Analysis of the Impacts of Gold Panning on The Riparian Forest of The San Karani River (Tributary of the Upper Niger) in Guinea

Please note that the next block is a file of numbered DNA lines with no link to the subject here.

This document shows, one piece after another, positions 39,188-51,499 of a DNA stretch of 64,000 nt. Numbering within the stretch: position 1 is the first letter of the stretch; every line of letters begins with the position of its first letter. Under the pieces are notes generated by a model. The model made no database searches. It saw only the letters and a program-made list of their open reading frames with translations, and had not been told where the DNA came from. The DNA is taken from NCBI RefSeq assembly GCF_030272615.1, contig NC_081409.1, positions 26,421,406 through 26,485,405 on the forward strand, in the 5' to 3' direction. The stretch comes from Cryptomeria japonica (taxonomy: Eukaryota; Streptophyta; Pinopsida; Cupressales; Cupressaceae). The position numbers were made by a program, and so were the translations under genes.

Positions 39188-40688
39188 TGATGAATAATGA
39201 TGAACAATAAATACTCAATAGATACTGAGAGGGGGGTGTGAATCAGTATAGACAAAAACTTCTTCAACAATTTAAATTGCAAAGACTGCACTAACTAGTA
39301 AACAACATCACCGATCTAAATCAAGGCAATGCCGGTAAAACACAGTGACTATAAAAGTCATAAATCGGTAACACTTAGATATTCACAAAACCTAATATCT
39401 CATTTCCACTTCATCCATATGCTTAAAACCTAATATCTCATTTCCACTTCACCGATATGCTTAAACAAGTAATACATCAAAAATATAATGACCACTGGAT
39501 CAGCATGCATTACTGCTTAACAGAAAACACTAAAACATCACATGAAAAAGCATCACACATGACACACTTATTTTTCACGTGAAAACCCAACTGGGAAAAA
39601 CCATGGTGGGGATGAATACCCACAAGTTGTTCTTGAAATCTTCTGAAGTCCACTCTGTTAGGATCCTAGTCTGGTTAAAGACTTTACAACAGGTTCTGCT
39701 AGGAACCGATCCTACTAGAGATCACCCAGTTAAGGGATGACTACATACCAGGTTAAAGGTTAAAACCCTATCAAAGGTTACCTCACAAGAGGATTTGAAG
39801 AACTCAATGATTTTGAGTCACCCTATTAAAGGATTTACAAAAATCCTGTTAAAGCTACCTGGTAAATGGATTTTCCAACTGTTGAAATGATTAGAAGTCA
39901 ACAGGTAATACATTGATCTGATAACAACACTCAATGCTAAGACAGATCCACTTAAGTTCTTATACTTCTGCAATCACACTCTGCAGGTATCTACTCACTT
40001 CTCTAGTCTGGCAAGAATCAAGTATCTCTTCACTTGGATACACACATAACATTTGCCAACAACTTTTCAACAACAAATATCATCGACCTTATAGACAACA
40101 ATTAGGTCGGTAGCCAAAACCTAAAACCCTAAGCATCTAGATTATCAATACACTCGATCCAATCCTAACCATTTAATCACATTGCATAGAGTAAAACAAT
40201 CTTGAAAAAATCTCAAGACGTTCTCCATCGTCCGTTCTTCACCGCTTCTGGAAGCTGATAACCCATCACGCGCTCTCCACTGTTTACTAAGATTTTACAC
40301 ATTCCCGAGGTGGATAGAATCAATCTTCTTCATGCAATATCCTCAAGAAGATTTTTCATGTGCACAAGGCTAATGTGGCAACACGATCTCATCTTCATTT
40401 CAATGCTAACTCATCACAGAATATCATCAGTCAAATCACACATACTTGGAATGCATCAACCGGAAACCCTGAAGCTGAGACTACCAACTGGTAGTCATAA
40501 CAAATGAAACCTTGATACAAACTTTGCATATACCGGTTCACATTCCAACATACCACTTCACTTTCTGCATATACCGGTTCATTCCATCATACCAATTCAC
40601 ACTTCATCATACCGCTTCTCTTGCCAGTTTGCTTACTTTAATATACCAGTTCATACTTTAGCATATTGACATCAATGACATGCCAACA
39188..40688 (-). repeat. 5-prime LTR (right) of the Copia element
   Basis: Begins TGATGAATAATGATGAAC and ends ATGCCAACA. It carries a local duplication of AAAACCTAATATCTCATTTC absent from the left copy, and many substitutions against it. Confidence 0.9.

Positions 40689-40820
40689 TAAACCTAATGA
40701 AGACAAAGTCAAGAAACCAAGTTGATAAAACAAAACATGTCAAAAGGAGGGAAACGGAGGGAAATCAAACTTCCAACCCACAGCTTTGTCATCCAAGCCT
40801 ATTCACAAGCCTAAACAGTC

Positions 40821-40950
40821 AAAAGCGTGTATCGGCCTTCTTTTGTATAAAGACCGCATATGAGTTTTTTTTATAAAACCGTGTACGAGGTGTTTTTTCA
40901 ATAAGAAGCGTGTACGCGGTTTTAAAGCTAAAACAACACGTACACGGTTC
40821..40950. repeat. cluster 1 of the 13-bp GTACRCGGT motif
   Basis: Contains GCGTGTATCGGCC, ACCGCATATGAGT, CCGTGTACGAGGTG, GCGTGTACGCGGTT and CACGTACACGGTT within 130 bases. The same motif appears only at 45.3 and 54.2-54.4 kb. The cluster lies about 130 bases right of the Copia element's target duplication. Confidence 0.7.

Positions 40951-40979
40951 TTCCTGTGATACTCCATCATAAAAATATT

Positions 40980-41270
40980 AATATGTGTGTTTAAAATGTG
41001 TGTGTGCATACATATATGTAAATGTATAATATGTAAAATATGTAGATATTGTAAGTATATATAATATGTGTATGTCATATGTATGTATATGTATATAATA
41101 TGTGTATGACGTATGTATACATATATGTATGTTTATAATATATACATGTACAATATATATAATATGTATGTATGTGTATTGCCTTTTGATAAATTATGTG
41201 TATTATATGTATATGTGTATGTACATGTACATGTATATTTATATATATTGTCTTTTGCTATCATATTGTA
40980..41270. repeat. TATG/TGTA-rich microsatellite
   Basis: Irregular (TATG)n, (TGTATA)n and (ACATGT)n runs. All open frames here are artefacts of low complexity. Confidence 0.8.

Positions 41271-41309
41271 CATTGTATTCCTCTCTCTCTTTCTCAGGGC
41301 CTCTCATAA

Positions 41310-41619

A significant degradation of plant biodiversity has been observed in riparian areas Since 1970, the West African sub-region in general and Guinea in particular has experienced a drop in rainfall in its north-eastern part, Upper Guinea. This drop in rainfall combined with anthropogenic impacts on natural resources contributes significantly to the gradual degradation of plant biodiversity which once seemed to be preserved thanks to the low population density and limited industrialization. The research is being conducted in the Upper Niger watershed, Guinea. More particularly in the Upper Guinea region. In this region of Guinea, wetlands are undergoing multiple changes, particularly over the past three decades as a result of an intensification of human activities. These often uncontrolled activities are the cause of the scarcity or disappearance of plant species in the basin in general and in the wetlands in particular. Among these activities we have agriculture and gold panning. Gold panning is practiced almost everywhere in the basin by men and women. This activity, despite its semi-mechanized nature in the locality, has negative consequences on the functioning of watercourses and often their bed is filled by the deposit of gravel. Recent studies (Mbodj, 2011) of control areas (less impacted areas) and those impacted have shown a more remarkable degradation of ecosystems in mining areas. Mining is a major issue. The term stake can be defined as what one can gain or lose by doing an activity. This notion has several definitions and is used in various fields of scientific research (Dioubaté , 2002). Each human activity, whether individual or collective, is linked to specific issues that determine human motivations. The issues related to mining can be summarized in positive and negative play: Semi-mechanized gold panning is today one of the main economic activities of the populations of the Prefecture of Mandiana . Throughout the basin, there is a considerable attraction of populations from elsewhere for the exploitation of gold, which results in a high density of populations in these gold-bearing areas. Currently this activity is a source of the degradation of biodiversity. However, maintaining the balance of wetlands is one of the conditions for preserving natural resources, and water in particular. These wetlands play a fundamental role in regulating the water regime because they absorb water during rainy periods and release it during dry periods.
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